if a winemaker doesn’t need to use sulfur it shows that he is doing a lot of other things right.

      Kwispedoor | 3 October 2019

      I understand that, Hennie, but I don’t think you fully understand what I mean. Sure, the cleaner you work, the healthier the grapes, the better the pH, the lower the sugar, etc. – the less sulphur you have to add. But time often reveals that a touch of sulphur would have served the wine better…

      I put a CPV Reserve Sauvignon Blanc 2009 on a blind tasting this Saturday and almost all the tasters guessed it between 7 and 10 years (!) younger than it was, some of them stating that the wine deserves more time. I’m sure that would not have been the case if the wine was made without added sulphur.

      I can get away with driving on the wrong side of the road if there is no traffic, but isn’t it better just to keep left anyways? My question is why there is such a big movement away from sulphur? If it’s done judiciously, at the right times and moderately, what major damage can it do? I’m honestly seeking to be educated about this, because I often hear winemakers mentioning how little sulphur they add, but nobody has ever explained to me why this is, on balance, such a good thing. On a reasonably naturally made wine that’s meant to be drunk young and doesn’t cost an arm and a leg, I also prefer low sulphur, but I’m referring to fine wine meant for maturation here.

    Kwispedoor | 2 October 2019

    I’m a little nonplussed about the no added sulphur. Why? I have bought a couple of bottles of this wine, jumping quickly while it was still available, assuming that it’s good enough to keep for quite a few years (I don’t really want to pay too much over R150 for a porch pounder, preferably less).

    I’m not saying that wines with no added sulphur can’t age for a few years (and sometimes quite a bit longer than one might think), but it certainly adds to the risk for the consumer – especially in the absence of a maturation track record. I can understand it if you are specifically making wine for the “natural wine” market in Japan or the UK. Or if you are making a “buy it and smash it” wine for the hipster/geek segment of the local market, but then R300 certainly gets a bit steep, even if the wine is made in small quantities.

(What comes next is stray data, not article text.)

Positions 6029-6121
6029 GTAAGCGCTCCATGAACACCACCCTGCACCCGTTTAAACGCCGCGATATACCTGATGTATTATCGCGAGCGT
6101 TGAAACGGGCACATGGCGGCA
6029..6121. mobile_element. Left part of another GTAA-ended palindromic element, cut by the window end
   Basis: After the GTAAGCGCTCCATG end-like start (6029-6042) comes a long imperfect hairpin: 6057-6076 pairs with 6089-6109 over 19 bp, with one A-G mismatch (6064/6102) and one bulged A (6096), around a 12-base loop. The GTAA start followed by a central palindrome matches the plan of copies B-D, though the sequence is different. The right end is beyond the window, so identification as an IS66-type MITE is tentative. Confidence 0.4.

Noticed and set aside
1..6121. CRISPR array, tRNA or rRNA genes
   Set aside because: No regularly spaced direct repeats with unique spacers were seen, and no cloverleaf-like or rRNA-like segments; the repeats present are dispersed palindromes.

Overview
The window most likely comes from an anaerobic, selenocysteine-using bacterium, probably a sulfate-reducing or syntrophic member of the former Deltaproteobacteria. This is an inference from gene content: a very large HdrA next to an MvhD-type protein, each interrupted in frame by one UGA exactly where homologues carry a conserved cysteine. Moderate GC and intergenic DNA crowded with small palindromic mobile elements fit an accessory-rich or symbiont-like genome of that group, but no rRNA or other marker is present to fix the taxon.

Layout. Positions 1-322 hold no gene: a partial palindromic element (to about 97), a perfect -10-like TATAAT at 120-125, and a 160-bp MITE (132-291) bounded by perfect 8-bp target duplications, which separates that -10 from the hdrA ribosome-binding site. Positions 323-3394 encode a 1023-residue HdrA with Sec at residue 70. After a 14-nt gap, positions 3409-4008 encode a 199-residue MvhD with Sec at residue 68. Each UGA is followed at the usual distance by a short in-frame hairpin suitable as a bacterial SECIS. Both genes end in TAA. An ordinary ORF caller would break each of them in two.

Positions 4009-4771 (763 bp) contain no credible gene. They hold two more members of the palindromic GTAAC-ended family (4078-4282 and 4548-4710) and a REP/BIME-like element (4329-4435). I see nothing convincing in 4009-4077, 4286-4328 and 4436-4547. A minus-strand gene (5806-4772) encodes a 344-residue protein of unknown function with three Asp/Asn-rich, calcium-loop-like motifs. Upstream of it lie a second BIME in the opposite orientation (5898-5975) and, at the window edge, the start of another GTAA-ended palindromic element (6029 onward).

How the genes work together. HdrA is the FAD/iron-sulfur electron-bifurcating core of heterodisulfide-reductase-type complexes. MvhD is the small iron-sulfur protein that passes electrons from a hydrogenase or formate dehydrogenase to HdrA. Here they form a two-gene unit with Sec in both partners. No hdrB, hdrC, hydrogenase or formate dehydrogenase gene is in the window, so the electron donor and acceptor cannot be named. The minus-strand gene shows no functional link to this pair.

I just don’t quite get the very prevalent fashion of low or no added sulphur. Why would one not use judicious amounts of this natural additive to protect your wine against such a big range of potential destructive developments (I’m particularly tired of bretty wines, unless they are made to drink young and only slightly affected), at the same time providing your wine with security over time? Serious wine aficionados always prize fine wines that are able to mature with benefit.

    I’m not specifically being critical of Sam’s effort here as I haven’t tasted it yet – and it does sound utterly delicious – but I’d be grateful if a few winemakers who follow this trend would comment on it and elucidate/educate why they are so shy to use a bit of sulphur at the right times?

      Tyrrel Myburgh | 3 October 2019

      The flavour and aroma spectrum can be quite different and quite attractive when not using SO2 , and this can be a positive element as long as the “funk” doesn’t creep in.

        Kwispedoor | 3 October 2019

        Thanks, Tyrrel! This makes sense to me regarding young wines, but doesn’t this change as the sulphur does its work and molecules polymerise over time? Doesn’t sulphur then become a positive for attractive flavours and the prohibition of funk? My question basically relates to the finer side of wine, where wines can and should be matured, as opposed to those beautiful, honest, “natural”, young wines that are meant to be smashed in their youth.

          Duncan | 3 October 2019

          I tend to agree. I’ve really enjoyed a lot of the young, fresh, sometimes quite funky, sulphur free wine I’ve tasted. Not sure I want to pay R300 for something that isn’t built to age, though.

    Ashley Westaway | 2 October 2019

    The heretic at work again; Lol. I’m surprised that there’s not already a wave of denunciation like there was after your review of the Porseleinsberg 2012…